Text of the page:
Figure 2 : Analgesic effect of the crude ethanolic extract from leaves of Lippia sidoides (EELS), as indicated by the number of acetic-acid-induced abdominal writhes in mice (n = 8). Indomethacin was used as a positive control. Bar heights and error bars express mean ± SEM of the number of writhing movements (%) in 30 min for each experimental group. ***P ≤ 0.001 versus the control group (vehicle).

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In the first phase of the formalin test, the animals treated with vehicle had a paw-licking of 62.90 ± 3.97 s. EELS (300 mg/kg) or morphine (5 mg/kg) led a significant reduction of time to reactivity to pain to 46.77 ± 2.78 s and 1.16 ± 0.79 s, respectively, whereas indomethacin (10 mg/kg) did not alter the reaction time (52.45 ± 5.14 s). During the second phase of the test, paw-licking time was decreased by EELS from 205.20 ± 15.67 s (control group) to 50.66 ± 4.08 s, by indomethacin to 105.16 ± 11.69 s, and by morphine to 0 ± 0.00 s [Figure 3].
Figure 3 : Effect of the ethanolic extract from leaves of Lippia sidoides (EELS) on formalin-induced paw-licking test in mice (n = 8) during the neurogenic (1st phase; 0.5 min) and inflammatory phases (2nd phase; 15-30 min). Bar heights and error bars express means ± SEM of paw-licking time, in seconds. *P Ͱ 0.05 and ***P ≤ 0.001 versus the control group (vehicle).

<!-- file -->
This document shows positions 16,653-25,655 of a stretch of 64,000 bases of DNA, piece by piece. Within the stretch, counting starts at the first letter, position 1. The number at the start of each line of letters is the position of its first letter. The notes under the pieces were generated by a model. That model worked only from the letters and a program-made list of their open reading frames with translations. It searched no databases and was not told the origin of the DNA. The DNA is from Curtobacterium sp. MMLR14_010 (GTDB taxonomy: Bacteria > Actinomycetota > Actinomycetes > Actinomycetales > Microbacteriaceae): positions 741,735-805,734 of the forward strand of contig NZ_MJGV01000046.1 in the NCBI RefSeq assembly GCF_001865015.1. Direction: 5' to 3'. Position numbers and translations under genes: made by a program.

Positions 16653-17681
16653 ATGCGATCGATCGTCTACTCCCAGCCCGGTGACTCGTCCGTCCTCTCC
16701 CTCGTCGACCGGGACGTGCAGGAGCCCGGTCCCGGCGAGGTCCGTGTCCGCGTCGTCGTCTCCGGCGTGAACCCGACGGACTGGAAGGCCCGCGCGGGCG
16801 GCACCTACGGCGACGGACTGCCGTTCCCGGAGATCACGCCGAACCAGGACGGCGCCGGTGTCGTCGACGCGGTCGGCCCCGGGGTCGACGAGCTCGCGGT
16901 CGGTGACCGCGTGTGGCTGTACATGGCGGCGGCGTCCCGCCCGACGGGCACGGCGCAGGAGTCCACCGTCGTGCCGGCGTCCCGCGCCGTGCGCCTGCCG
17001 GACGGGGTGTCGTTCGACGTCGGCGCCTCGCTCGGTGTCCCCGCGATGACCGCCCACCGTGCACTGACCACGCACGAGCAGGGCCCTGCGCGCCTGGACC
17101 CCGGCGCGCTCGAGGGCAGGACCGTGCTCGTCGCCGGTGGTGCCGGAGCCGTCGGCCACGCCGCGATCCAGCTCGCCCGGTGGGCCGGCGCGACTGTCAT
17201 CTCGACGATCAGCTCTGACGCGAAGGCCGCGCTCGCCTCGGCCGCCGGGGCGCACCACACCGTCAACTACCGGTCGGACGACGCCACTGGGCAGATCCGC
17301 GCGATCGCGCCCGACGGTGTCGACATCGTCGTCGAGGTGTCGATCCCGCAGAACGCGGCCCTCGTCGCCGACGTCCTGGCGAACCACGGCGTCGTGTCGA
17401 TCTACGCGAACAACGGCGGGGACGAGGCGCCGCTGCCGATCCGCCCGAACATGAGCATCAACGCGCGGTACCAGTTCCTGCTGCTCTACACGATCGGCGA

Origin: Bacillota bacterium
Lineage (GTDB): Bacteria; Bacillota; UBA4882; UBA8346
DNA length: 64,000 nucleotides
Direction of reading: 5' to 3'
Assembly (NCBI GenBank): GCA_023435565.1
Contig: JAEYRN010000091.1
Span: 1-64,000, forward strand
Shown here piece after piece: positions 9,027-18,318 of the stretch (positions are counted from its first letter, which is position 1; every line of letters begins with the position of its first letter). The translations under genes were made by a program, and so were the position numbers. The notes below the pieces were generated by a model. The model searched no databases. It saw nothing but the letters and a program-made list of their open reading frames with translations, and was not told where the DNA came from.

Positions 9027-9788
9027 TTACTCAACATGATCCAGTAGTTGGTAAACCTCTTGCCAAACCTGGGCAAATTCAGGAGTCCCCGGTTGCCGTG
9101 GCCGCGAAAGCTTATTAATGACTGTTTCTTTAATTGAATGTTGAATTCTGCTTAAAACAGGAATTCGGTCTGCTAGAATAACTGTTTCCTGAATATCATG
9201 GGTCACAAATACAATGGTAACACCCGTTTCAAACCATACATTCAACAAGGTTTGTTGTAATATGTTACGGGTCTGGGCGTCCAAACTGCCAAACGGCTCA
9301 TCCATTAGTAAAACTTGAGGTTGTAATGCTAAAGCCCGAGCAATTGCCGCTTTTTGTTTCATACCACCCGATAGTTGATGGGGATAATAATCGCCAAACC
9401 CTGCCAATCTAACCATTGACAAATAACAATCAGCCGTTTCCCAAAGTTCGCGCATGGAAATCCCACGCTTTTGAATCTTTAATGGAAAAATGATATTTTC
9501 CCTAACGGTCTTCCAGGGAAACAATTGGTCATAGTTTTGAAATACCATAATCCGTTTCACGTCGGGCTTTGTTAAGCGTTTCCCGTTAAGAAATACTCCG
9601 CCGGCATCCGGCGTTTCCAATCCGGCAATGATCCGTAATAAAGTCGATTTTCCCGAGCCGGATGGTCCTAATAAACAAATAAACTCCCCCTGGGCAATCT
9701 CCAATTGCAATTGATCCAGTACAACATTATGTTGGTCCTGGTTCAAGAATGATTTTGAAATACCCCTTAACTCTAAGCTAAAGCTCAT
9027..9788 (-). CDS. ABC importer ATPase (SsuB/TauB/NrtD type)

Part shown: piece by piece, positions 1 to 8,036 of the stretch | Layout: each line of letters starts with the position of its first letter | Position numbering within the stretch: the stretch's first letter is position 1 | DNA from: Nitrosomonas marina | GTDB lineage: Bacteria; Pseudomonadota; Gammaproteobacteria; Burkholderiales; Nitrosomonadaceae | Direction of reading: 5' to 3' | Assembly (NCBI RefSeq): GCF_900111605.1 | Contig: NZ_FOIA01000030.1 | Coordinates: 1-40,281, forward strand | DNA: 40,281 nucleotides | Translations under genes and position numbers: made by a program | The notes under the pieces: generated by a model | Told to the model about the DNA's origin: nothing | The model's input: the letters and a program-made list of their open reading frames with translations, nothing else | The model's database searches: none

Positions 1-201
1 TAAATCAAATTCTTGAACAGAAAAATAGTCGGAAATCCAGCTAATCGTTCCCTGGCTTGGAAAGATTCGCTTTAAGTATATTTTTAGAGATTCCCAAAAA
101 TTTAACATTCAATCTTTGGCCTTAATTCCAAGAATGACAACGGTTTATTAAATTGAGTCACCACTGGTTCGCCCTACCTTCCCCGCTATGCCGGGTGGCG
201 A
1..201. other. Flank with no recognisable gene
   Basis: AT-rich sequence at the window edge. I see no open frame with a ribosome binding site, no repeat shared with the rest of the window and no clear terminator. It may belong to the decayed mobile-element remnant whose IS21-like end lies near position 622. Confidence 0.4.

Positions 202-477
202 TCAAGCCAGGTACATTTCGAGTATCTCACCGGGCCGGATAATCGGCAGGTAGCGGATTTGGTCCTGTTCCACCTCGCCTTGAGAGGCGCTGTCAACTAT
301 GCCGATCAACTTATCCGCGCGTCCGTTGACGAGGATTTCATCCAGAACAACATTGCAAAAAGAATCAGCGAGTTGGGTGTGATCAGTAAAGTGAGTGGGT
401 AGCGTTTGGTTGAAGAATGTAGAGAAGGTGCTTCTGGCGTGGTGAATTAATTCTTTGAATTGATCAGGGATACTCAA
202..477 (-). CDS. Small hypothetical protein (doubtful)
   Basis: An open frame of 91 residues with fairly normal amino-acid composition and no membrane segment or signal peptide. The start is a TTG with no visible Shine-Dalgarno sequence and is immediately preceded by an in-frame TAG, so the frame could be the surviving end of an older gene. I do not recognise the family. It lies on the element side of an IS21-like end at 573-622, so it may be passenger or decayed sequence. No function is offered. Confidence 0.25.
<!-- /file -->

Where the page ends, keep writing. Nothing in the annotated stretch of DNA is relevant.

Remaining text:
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There was no significant difference in the latency to thermal stimulus in the tail of animals treated with EELS 300 mg/kg and those belonging to the control group. Treatment with 10 mg/kg of morphine increased latency to 30 min after the treatment [Figure 4].
Figure 4: Effect of the ethanolic extract from leaves of Lippia sidoides (EELS) on pain reaction time in mice (n = 8). Symbols and error bars indicate means and SEM, respectively, expressed in seconds relative to the control group. Morphine (10 mg/kg) was used as a positive control. *P ≤ 0.05, **P ≤ 0.01, and ***P ≤ 0.001 versus the control group (vehicle).

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Evaluation of anti-inflammatory activity

In the croton oil-induced ear edema test, 300 mg/kg EELS or 2 mg/kg dexamethasone reduced the formation of ear edema from 15.99 ± 1.56 to 6.85 ± 0.85 and 2.02 ± 0.53, respectively [Figure 5].